Collaboration conducted between students without prior permission from the instructor is considered plagiarism and will be treated as such. Spouses and roommates taking the same course should be particularly careful.

All required papers may be submitted for textual similarity review to Turnitin.com for the detection of plagiarism. All submitted papers may be included in the Turnitin.com reference database for the purpose of detecting plagiarism. This service is subject to the Terms and Conditions of Use posted on the Turnitin.com site.

Non-Discrimination

There will be no discrimination on the basis of sex, race, color, national origin, sexual orientation, religion, ideology, political affiliation, veteran status, age, physical handicap, or marital status.

Student Accessibility Resources

Students with documented disabilities who may need academic services for this course are required to register with the office of Student Accessibility Resources. Until the student has been cleared through this office, accommodations do not have to be granted. If you are a student who has a documented disability, it is important for you to read the entire syllabus as soon as possible. The structure or the content of the course may make an accommodation not feasible. Student Accessibility Resources is located in Student Affairs in AHSC 215 and can be reached by phone at (573) 875-7626 or email at sar@ccis.edu.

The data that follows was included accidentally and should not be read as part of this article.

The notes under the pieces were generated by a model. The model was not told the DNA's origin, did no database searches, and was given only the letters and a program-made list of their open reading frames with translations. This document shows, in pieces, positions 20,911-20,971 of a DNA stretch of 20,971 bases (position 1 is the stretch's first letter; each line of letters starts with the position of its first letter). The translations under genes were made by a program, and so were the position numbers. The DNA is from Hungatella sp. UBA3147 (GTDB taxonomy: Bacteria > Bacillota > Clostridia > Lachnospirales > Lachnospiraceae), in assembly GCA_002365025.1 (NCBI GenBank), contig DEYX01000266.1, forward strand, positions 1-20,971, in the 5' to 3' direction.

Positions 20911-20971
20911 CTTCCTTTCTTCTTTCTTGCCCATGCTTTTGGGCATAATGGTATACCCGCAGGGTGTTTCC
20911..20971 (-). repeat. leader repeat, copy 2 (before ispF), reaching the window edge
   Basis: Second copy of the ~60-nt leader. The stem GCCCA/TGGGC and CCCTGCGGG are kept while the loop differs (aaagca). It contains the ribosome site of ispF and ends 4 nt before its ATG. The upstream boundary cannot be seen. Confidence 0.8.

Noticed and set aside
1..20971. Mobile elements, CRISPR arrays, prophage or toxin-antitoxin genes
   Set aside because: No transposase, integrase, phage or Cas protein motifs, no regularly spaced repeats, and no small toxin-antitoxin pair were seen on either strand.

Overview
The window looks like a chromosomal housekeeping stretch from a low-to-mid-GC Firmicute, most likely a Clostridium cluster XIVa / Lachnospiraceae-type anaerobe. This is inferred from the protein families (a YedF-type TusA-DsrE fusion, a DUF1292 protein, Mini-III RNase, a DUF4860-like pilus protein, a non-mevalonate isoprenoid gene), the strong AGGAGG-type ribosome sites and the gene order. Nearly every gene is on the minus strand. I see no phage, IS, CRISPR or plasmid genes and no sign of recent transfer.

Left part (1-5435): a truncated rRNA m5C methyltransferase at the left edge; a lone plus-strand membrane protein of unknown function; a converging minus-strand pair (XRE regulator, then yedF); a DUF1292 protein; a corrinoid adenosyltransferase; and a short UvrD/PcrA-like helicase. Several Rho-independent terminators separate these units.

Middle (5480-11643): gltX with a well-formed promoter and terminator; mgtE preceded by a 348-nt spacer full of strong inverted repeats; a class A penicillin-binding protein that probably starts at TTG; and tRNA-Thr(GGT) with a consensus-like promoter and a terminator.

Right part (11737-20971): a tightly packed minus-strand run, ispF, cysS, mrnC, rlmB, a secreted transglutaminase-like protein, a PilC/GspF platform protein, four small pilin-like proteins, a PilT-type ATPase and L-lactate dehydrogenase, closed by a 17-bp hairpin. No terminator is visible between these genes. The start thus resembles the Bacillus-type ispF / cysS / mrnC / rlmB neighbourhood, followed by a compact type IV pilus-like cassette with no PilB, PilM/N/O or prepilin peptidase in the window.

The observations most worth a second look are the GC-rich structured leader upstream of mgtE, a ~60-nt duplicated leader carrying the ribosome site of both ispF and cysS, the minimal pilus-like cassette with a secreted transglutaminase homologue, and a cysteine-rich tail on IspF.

Online Participation

You are expected to read the assigned texts and participate in the discussions and other course activities each week. Assignments should be posted by the due dates stated on the grading schedule in your syllabus. If an emergency arises that prevents you from participating in class, please let your instructor know as soon as possible.